"Sister, is everything well?" The lady did not reply but drew herself up to her full height suddenly. In her hand was a thin, golden object that glittered in the sunlight. Curio moved closer, and took it from her. It was a tiny bodkin made of gold, about three inches long, tapering to a sharp point, and of very fine craftsmanship.

On the side of the bodkin was engraved a tiny character, "An," meaning "Peace." The bodkin looked like a plaything, and at the same time like a secret weapon. Curio frowned.

"Where did you get it?" he asked.

The lady replied, "You were all gone and I just followed. When I got here, a horse suddenly caught up with me from behind. It was making great speed and overtook me in no time. The rider waved and threw me this little bodkin. I was .... I was " She suddenly blushed and could say no more.

Curio gazed at her. She lowered her eye-lashes. She was extremely beautiful, and Curio's heart contracted within him. Then he grew suspicious and asked, "Don't you know whom we are after?"

"Whom?" returned the lady.

To this he replied coldly, "Are you sure you really don't know?" She raised her head and answered, "How could I know?"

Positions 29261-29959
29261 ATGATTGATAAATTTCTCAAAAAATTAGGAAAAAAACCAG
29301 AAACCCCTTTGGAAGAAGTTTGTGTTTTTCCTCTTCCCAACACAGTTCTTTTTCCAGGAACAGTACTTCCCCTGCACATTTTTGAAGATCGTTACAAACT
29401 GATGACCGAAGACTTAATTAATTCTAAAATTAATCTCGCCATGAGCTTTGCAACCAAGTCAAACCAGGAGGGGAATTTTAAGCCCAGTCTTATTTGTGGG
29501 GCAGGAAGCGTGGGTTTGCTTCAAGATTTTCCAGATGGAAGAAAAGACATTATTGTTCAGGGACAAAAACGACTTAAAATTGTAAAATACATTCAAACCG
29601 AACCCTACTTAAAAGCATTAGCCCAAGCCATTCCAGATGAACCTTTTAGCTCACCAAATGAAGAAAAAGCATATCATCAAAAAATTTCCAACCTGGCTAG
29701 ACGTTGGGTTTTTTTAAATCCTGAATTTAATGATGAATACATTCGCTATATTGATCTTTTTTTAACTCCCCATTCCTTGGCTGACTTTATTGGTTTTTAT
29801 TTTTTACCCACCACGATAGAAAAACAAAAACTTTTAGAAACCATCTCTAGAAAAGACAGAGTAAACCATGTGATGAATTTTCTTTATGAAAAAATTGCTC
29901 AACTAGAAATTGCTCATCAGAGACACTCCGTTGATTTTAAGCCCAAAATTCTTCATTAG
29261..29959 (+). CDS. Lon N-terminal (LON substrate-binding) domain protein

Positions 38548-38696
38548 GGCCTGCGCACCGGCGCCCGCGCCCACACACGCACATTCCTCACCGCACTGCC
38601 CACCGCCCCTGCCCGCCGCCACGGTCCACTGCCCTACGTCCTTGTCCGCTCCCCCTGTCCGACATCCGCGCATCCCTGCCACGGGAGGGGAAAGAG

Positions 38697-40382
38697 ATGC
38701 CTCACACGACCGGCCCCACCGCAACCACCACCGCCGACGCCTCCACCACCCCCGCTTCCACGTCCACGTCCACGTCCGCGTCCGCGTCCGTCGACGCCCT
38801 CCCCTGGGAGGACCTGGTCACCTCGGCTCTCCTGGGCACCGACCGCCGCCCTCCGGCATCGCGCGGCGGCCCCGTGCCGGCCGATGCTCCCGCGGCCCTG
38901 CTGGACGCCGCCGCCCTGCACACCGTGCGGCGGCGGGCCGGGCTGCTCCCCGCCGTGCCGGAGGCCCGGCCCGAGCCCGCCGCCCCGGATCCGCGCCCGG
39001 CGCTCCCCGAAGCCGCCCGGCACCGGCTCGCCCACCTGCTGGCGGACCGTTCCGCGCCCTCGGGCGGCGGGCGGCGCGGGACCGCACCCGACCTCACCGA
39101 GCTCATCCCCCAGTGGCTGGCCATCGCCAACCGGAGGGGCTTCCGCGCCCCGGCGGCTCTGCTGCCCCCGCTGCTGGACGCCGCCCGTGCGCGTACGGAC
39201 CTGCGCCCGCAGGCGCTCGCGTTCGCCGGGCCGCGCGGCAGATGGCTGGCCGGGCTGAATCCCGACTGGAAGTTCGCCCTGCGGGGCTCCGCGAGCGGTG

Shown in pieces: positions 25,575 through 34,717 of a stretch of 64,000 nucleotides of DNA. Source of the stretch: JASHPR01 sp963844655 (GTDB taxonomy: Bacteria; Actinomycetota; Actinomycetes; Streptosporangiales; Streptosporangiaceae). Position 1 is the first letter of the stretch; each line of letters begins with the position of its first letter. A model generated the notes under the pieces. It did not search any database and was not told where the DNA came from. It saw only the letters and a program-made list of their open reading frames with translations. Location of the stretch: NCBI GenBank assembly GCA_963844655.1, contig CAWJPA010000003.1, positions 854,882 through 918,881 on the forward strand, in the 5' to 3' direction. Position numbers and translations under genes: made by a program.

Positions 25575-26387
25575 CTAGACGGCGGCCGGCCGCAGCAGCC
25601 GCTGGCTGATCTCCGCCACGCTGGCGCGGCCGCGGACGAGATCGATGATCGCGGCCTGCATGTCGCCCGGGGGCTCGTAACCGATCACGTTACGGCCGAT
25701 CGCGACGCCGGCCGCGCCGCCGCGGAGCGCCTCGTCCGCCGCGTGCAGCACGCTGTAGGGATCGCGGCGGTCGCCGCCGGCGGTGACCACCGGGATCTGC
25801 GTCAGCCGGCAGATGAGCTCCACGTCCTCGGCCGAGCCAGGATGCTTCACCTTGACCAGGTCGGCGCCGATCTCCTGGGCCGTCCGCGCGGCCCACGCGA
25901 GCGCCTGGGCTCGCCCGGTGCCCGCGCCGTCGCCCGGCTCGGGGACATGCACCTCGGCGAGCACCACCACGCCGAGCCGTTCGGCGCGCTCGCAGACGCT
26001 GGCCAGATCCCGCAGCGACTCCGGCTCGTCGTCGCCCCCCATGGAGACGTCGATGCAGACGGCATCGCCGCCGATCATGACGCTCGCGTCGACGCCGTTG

"It is your true love," said he.

"Peace Tao?" burst forth the lady. No sooner was this out of her mouth than her face crimsoned completely.

Curio's brows darkened. "I only said that it was your true love and now you have given yourself away."

Hearing his words, the lady flushed even more. Tears glistened in her clear, dark eyes.She stamped her foot in protest. "He "

"What about him?" asked Curio.

To this the lady replied, "He is my husband-to-be. Of course he is my true love."

Curio was wild with rage and whipped out his long sword. But the lady

advanced one step and cried, "Kill me if you have the stomach for it." Curio gnashed his teeth, gazed at her slightly uptilted face and was at once full of tender affection for the girl.

"Let the matter end now," he answered. He reversed his sword and aimed it furiously at his own chest.

The lady responded with alacrity, whipped out her sword with her hand reversed and in no time swung her arm around ready to charge. Then they came together lashing and smiting with their swords until sparks flew.

Curio said bitterly, "As you no longer care for me, what is the point in letting me live and be miserable?"